The political situation today is so dismal that historical periods when Jews and Muslims got along much better than they do today seem irrelevant. Conflicting nationalisms, the rise of Islamic extremism, the rise of Jewish extremism, have basically negated the significance of this history for most people. I don't agree with that at all. I believe that history can teach us something about the potentialities of Jewish-Muslim coexistence.
You've had a long and distinguished career at Princeton University. Why did you choose to specialize in the history of Jews in Muslim societies?
People have asked me why I chose this subject rather than the history of Jews in Europe. After all I am an Ashkenazi Jew; I am not a Jew from Baghdad or Egypt. I have no roots in the Arab and Islamic world. Back in the 1960s when I chose this subject, it was viewed as a much happier period of history than the history of Jews in the Christian world. I was drawn to it in part for that reason.
Secondly, it was a quiet little corner of Jewish history, free of contentious post-Holocaust debates about the role of anti-Semitism in the Jewish past. The subject of the Jews of Islam only began to become controversial after the Six-Day War of 1967, when we saw the emergence of a polarization of views about how Jews were treated in Muslim lands in past times. One "camp" claimed they were treated with great tolerance. This was the traditional Jewish view of the "Golden Age" and it was picked up by Arab and Arabist writers, who claimed that Zionism had disrupted centuries of peaceful coexistence. The opposite "camp" argued that the Jews were treated with utter hatred, that they were persecuted from the very rise of Islam, and that Islam is inherently an anti-Semitic religion. These two approaches – the harmony school and the conflict school – stood in polar opposition. I found myself right in the middle as someone who tries to take a middle ground in understanding the nuances of this history.
A few of your Princeton students have published a recent book entitled, Jews, Christians and Muslims in Medieval and Early Modern Times: A Festschrift in Honor of Mark R. Cohen (Brill, 2014). How are your students a part of your legacy at Princeton?
I participated in approximately 10 dissertations over my career at Princeton. I am very proud of my students. They are all now teaching at universities in the United States or in Israel. When I retired a year and half ago from Princeton, I felt very satisfied that I was leaving behind a legacy of scholarship. I taught at Princeton for 40 years. It was a great career, and I accomplished much. Among other things, I developed the Princeton Geniza Project, an on-line searchable database of historical documents from the Geniza. One of the things I am talking about in Riyadh is how scholars in the Arab world can use the Princeton Geniza Project and other similar resources to study the Geniza and become familiar with this material without having to travel to distant libraries.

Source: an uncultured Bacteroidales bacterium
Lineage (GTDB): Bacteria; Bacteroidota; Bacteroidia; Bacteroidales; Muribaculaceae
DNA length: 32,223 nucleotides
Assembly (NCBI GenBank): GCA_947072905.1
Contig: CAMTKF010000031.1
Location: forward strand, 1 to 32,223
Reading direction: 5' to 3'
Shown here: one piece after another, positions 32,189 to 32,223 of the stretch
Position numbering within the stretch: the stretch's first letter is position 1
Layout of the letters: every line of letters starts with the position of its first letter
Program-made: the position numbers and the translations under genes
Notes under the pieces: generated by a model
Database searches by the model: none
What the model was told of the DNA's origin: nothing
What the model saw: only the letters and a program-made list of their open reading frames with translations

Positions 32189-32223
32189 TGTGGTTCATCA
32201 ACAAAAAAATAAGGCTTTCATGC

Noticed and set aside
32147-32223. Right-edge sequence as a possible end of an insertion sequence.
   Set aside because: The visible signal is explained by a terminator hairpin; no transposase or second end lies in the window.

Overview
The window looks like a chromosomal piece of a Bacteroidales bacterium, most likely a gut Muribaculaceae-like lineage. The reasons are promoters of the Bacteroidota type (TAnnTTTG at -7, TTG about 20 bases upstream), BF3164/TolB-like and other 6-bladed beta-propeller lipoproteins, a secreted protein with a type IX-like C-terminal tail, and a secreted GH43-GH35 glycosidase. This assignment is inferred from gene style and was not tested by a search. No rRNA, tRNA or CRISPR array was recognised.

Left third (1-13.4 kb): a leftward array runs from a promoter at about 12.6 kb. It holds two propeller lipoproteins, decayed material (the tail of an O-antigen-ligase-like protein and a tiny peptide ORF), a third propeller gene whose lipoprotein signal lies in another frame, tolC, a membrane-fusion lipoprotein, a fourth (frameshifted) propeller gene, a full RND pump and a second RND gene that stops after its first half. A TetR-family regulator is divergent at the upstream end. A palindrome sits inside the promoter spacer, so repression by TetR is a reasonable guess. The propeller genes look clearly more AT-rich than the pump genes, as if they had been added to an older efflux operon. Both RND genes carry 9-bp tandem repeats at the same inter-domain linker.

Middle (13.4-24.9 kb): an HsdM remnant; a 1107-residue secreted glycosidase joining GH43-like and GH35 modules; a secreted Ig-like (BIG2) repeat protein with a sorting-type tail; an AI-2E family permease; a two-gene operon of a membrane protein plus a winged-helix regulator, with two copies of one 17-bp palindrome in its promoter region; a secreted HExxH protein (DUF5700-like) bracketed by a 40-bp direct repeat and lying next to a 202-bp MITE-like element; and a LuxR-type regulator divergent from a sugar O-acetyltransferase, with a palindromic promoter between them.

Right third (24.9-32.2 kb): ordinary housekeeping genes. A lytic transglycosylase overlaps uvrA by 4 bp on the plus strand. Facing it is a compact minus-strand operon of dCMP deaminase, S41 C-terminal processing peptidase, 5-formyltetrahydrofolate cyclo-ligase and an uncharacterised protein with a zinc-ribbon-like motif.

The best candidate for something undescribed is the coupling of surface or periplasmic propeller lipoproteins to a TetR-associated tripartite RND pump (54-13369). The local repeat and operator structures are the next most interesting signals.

Do you consider Under Crescent and Cross: The Jews in the Middle Ages (Princeton, 2008), as your most important book?
People tell me that it's a classic. I am willing to concede that it is, in all modesty. Of the signs that it is a classic is that it has been translated into eight languages: Arabic, Turkish, Hebrew, French, German, Romanian, Czech, and Russian. A Spanish translation will come out soon. If that is the measure of a classic, then I have to agree with others who have called it that.
Did you collaborate at all with Professor Bernard Lewis at Princeton?
We had a close friendship, not a collaboration. We never worked on anything together, though I was given the honor of writing a new introduction to the reprint of his The Jews of Islam (Princeton Classics, 2014). It was a great pleasure to write that introduction. I felt that Bernard deserves to be credited with having written so honestly about the Jewish-Muslim relationship, depicting it in accurate and fair terms. I consider The Jews of Islam a landmark book and complementary to my own book, Under Crescent and Cross.
Why should scholars continue to write about the history of Muslim-Jewish coexistence?
It is very important that scholars continue to write about it because if we don't, our silence is deafening. Scholars who know the sources need to challenge the idea of Islamophobic writers that Islam is a persecutory religion. I am convinced that the scholarship that I and people like me represent needs to reach the general public.
In recent years I have written for the popular press, such as The Huffington Post, and I have been interviewed by ISLAMiCommentary and by The Jewish Daily Forward and The Jerusalem Post. I was also deeply involved in the production of A History of Jewish-Muslim Relations: From the Origins to the Present Day (edited by Abdelwahab Meddeb & Benjamin Stora, Princeton, 2013). I was a member of the editorial committee, as editor of the medieval section, and as author of the Prologue and two other chapters.
I displayed and discussed this book at King Saud University, and it was well-received. It's a book written not just by Jews and Muslims, but by Palestinians, by Israelis, by Europeans, by Americans, and others. It represents a cross-section of scholars holding diverse views. I consider this book to be a part of my legacy as a scholar.